George, however, remained optimistic. She told ‘those of you, who think this experiment is a failure’, that this was precisely what the learning process entailed, as the machine was meant to learn from its mistakes, just like her own toddler now learning to walk. She’s right, and I don’t doubt that the robot will eventually learn to walk upright, like the humanoid robots devised by their competitors over at DARPA. However, there’s no guarantee that this will be the case. People do learn from their mistakes, but if mistakes keep being made and can’t be correctly, then it’s fair to say that a person has failed to learn from them. And if a robot fails to learn from its mistakes, then it would also be fair to say that the experiment has failed.

Holy Joe Smith! I was also a reminded of another piece of classic SF in this segment. Not film, but 2000 AD’s ‘Robohunter’ strip. In its debut story, the aged robohunter, Sam Slade – ‘that’s S-L-A-Y-E-D to you’ – his robometer, Kewtie and pilot, Kidd, are sent to Verdus to investigate what has happened to the human colonists. Verdus is so far away, that robots have been despatched to prepare it for human colonization, and a special hyperdrive has to be used to get Slade there. This rejuvenates him from an old man in his seventies to an energetic guy in his thirties. Kidd, his foul mouthed, obnoxious pilot, who is in his 30s, is transformed into a foul-mouthed, obnoxious, gun-toting baby.

The robot pioneers have indeed prepared Verdus for human habitation. They’ve built vast, sophisticated cities, with shops and apartments just waiting to be occupied, along with a plethora of entertainment channels, all of whose hosts and performers are robotic. However, their evolution has outpaced that of humanity, so that they are now superior, both physically and mentally. They continue to expect humans to be the superiors, and so when humans have come to Verdus, they’ve imprisoned, killed and experimented on them as ‘Sims’ – simulated humans, not realizing that these are the very beings they were created to serve. In which case, Martian colonists should beware. And carry a good blaster, just in case.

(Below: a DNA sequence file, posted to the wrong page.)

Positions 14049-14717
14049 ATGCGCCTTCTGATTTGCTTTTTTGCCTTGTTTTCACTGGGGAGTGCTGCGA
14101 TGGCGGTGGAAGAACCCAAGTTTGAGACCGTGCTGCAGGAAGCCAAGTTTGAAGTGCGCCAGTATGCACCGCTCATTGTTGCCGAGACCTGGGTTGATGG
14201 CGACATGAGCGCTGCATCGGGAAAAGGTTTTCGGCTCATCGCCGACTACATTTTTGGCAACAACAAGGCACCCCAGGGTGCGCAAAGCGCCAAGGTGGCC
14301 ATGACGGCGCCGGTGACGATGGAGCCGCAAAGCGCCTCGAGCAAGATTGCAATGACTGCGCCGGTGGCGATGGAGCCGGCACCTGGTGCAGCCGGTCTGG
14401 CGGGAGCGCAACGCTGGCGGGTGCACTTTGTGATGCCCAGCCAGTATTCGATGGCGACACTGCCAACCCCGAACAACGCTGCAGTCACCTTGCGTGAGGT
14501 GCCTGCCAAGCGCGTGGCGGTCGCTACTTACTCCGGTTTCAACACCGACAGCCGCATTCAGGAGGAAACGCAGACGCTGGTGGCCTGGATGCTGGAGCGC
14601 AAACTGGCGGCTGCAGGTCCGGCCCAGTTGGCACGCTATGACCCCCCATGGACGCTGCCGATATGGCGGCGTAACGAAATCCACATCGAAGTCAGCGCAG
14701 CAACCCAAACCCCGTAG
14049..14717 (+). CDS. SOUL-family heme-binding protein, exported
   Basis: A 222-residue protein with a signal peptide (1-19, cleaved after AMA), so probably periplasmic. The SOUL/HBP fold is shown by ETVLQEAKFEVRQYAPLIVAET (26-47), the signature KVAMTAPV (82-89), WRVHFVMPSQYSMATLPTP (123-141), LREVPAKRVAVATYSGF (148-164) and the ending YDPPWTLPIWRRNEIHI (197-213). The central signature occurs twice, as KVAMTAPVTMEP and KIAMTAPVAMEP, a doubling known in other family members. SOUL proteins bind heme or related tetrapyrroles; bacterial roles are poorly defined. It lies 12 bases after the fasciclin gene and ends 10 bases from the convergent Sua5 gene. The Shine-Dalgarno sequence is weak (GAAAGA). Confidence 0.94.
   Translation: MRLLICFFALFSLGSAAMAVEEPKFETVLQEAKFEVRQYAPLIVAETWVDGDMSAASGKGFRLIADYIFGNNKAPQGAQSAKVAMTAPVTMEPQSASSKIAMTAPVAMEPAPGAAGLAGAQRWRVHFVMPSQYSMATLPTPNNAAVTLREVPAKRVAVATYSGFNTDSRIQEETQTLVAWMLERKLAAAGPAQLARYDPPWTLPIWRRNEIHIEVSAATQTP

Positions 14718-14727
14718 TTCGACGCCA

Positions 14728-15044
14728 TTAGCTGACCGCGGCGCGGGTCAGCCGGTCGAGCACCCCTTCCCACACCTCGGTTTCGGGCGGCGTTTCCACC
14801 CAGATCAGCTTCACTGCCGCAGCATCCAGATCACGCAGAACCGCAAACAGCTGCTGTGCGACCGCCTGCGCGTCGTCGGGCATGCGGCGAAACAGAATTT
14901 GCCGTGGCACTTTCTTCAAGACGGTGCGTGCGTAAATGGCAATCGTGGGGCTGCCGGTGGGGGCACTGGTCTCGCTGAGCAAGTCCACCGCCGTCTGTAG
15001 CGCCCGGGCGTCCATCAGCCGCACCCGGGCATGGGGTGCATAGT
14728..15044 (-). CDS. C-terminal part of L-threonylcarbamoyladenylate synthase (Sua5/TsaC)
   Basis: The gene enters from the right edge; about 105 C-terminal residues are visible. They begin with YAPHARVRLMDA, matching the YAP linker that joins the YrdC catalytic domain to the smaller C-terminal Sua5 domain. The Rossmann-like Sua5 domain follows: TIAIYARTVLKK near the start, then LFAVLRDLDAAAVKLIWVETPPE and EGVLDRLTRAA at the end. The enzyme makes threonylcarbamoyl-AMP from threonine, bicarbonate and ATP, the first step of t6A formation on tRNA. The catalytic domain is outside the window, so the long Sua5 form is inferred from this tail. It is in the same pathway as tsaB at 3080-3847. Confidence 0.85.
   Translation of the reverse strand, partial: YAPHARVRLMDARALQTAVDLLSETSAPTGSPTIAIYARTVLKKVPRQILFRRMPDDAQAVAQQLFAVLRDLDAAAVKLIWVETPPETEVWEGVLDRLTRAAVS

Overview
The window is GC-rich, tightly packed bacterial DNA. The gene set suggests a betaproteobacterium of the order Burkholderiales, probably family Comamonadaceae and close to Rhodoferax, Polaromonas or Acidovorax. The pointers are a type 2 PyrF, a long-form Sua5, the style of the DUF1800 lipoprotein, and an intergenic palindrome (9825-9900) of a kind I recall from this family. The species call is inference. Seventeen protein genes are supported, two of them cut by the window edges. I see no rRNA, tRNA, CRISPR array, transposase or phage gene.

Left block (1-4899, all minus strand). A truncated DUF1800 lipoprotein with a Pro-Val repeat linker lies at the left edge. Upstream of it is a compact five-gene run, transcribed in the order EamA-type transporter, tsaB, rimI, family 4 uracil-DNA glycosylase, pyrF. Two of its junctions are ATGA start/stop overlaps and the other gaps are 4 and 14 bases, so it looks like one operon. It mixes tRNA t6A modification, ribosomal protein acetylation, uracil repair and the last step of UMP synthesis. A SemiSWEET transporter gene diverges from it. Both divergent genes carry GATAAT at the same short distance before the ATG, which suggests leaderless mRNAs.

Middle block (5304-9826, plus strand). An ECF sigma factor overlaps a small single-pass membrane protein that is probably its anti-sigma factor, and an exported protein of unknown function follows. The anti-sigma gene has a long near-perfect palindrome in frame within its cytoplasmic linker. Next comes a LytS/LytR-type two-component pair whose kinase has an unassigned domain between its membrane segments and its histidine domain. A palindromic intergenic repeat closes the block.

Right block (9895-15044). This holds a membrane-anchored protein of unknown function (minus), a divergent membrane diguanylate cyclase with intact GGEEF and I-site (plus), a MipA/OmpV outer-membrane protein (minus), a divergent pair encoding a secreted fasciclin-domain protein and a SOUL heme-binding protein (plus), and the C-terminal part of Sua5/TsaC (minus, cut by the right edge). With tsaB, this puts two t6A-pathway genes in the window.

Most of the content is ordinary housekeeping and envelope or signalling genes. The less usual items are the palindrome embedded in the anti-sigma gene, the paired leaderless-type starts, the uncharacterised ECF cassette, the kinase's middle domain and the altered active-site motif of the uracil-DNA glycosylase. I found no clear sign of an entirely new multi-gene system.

Garrod and George then went to another lab, where the robot unnerved Garrod by looking at him, and following him around with its eye. George really couldn’t understand why this should upset him. Talking about it afterwards, Garrod said that he was worried about the threat robots pose to humanity. George replied by stating her belief that they also promise to bring immense benefits, and that this was worth any possible danger. And that was the end of that conversation before they went on to the next adventure.

George’s reply isn’t entirely convincing. This is what opponents of nuclear power were told back in the ’50s and ’60s, however. Through nuclear energy we were going to have ships and planes that could span the globe in a couple of minutes, and electricity was going to be so plentiful and cheap that it would barely be metered. This failed, because the scientists and politicians advocating nuclear energy hadn’t really worked out what would need to be done to isolate and protect against the toxic waste products. Hence nearly six decades later, nuclear power and the real health and environmental problems it poses are still very much controversial issues. And there’s also that quote from Bertrand Russell. Russell was a very staunch member of CND. When he was asked why he opposed nuclear weapons, he stated that it was because they threatened to destroy humanity. ‘And some of us think that would be a very great pity’.

Back in America, George went to a bar to meet Alpha, a robot created by a British inventor/showman in 1932. Alpha was claimed to be an autonomous robot, answering questions by choosing appropriate answers from recordings on wax cylinders. George noted that this was extremely advanced for the time, if true. Finding the machine resting in a display case, filled with other bizarre items like bongo drums, she took an access plate off the machine to examine its innards. She was disappointed. Although there were wires to work the machine’s limbs, there were no wax cylinders or any other similar devices. She concluded that the robot was probably worked by a human operator hiding behind a curtain.

Then it was off to Japan again, to see another robot, which, like Valkyrie, was learning for itself. This was to be a robot shop assistant. In order to teach it to be shop assistant, its creators had built an entire replica camera shop, and employed real shop workers to play out their roles, surrounded by various cameras recording the proceedings. So Garrod also entered the scenario, where he pretended to be interested in buying a camera, asking questions about shutter speeds and such like. The robot duly answered his questions, and moved about the shop showing him various cameras at different prices. Like the robotic companion, the machine didn’t really know or understand what it was saying or doing. It was just following the motions it had learned from its human counterparts.